The return of boxing on live, free TV continues with more Premier Boxing Champions cards, this time in Quebec City on CBS television. For serious boxing fans this continues to be a slightly bewildering experience. Were we not being asked to put down serious coin for crap like Chavez Jr. vs Vera not that long ago? What’s going on?
Better not to ask silly questions and just enjoy it while it lasts, because it may not last that long.
First up, another stepping stone match for Artur Beterbiev who, despite only 7 fights on his record, enters this match as an emerging force in the light heavyweight division. The transplanted Russian faced former top contender Gabriel Campillo, a legit challenge for a boxer with such a scant record. After his blowout wins over Tavoris Cloud and Jeff Page, everyone knows what Beterbiev brings to the table, so the question was what version of Campillo would show up. But before we could figure that out, Beterbiev had scored a knockdown in the first minute of the match with a powerful right and a follow-up left hook. And the rout was on.
Give Artur credit: if Campillo is shot, the former Olympian and world amateur champion wasted no time taking full advantage. He dominated the proceedings by continually cutting off the ring and slinging heavy power shots to both head and body, buckling Campillo’s legs on more than one occasion over the next two rounds. In the fourth he forced Campillo to the ropes and landed two flush right hands, the second of which ended the fight. Campillo collapsed and his cornermen immediately surrendered.
Yes, Beterbiev has yet to be truly tested, but it’s difficult not to get excited about a fighter with such an impressive amateur pedigree steamrolling one opponent after another. In just eight fights, he’s already defeated two world titlists and he’s yet to go past the fourth round. In the near future you’re going to hear much more about this Russian demolition man and his success against Sergey Kovalev in the amateurs. An intriguing all-Russian showdown for a version of the light-heavyweight crown is now a highly attractive match-up. And if they can’t stage it in Moscow, Montreal would be the perfect setting.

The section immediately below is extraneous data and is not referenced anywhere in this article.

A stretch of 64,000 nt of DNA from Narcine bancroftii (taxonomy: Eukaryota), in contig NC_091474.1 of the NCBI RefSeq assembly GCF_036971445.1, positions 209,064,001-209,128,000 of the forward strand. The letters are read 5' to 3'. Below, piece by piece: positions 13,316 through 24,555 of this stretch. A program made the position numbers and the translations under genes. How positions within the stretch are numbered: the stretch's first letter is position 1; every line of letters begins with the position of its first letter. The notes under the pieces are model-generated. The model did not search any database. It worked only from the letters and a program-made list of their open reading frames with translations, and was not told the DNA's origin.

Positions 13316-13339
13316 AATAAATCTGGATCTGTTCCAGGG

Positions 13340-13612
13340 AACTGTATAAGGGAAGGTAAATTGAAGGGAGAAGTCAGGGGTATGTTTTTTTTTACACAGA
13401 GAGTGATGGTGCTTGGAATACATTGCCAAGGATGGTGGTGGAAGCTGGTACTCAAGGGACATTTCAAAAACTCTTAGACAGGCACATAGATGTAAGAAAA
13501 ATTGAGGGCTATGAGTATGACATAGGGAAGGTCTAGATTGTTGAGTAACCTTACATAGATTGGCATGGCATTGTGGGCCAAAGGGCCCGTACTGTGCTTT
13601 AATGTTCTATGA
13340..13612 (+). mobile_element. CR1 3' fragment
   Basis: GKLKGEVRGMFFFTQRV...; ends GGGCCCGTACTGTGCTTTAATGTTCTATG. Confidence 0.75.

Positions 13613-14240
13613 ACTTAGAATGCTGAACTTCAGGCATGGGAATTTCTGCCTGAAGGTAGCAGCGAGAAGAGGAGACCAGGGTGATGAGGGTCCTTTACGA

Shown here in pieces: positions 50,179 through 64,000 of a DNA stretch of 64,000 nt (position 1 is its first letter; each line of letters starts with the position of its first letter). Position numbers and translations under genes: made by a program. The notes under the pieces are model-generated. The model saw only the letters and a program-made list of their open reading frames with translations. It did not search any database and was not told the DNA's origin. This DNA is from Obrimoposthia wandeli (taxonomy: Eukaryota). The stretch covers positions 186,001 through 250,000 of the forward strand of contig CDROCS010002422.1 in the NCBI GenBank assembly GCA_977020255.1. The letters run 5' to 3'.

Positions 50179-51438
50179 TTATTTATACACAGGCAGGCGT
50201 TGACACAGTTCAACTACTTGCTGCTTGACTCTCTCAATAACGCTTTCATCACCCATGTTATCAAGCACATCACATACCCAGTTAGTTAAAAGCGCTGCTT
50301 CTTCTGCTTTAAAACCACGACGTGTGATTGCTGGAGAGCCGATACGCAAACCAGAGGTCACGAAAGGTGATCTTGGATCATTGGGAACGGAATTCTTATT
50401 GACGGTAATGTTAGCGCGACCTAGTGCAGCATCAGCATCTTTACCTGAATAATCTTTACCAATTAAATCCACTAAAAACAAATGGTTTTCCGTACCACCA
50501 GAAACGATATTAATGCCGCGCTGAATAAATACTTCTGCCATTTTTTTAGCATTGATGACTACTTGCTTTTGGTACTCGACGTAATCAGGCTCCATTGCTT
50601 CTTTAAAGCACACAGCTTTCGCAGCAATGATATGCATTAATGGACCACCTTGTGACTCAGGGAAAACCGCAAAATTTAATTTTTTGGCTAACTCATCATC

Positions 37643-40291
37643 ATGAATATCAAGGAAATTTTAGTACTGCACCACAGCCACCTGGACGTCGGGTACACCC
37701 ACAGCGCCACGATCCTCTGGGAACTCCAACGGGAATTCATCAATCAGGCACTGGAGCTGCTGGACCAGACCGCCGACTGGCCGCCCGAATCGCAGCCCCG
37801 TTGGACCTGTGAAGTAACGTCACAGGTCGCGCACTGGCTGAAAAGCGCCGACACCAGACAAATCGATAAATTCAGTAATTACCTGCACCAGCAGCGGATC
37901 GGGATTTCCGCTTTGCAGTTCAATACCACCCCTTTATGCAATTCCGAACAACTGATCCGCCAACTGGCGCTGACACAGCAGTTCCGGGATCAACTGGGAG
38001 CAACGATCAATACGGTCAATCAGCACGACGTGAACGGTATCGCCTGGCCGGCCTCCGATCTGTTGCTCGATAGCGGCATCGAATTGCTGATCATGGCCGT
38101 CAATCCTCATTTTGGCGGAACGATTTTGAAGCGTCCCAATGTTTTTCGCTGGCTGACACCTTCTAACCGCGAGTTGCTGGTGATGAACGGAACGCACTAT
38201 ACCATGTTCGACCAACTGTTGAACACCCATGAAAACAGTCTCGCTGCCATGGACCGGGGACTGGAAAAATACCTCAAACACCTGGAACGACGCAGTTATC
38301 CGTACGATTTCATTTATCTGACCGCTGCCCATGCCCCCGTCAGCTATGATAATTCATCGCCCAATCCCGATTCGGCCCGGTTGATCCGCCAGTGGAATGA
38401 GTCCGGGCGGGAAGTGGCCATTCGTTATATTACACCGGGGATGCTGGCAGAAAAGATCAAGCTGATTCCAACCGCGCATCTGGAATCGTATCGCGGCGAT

Next up, the main event: Adonis Stevenson defending his lineal light heavyweight crown and WBC belt against Sakio Bika. Moans and groans greeted the announcement of this match-up, primarily because Stevenson is viewed as having avoided any and all truly serious challenges since winning the lineal title in 2013, a charge not without merit but also not entirely accurate. Bika is not viewed as a significant step up in opposition from the likes of Dmitry Sukhotsky and Tony Bellew, given that “The Scorpion” had never fought above super-middleweight. As well, given Bika’s style and penchant for fighting ugly, there was anticipation this match could be one defined by clinching and mauling as much as anything else.